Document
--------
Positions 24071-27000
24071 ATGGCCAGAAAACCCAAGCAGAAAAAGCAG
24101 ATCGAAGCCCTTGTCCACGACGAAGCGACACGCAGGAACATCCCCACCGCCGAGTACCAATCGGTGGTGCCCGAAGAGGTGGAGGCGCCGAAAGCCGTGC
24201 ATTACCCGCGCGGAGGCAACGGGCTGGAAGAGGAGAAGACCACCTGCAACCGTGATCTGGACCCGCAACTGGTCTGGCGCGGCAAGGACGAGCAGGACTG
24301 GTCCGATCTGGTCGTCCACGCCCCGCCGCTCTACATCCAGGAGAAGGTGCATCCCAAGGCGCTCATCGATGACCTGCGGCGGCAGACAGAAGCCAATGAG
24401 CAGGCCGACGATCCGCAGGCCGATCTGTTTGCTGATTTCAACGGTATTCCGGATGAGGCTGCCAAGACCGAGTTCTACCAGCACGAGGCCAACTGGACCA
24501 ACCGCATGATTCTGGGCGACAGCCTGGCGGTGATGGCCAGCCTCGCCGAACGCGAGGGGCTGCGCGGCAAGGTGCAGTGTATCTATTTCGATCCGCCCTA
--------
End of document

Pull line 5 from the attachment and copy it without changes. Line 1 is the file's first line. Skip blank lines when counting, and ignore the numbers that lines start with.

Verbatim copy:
24301 GTCCGATCTGGTCGTCCACGCCCCGCCGCTCTACATCCAGGAGAAGGTGCATCCCAAGGCGCTCATCGATGACCTGCGGCGGCAGACAGAAGCCAATGAG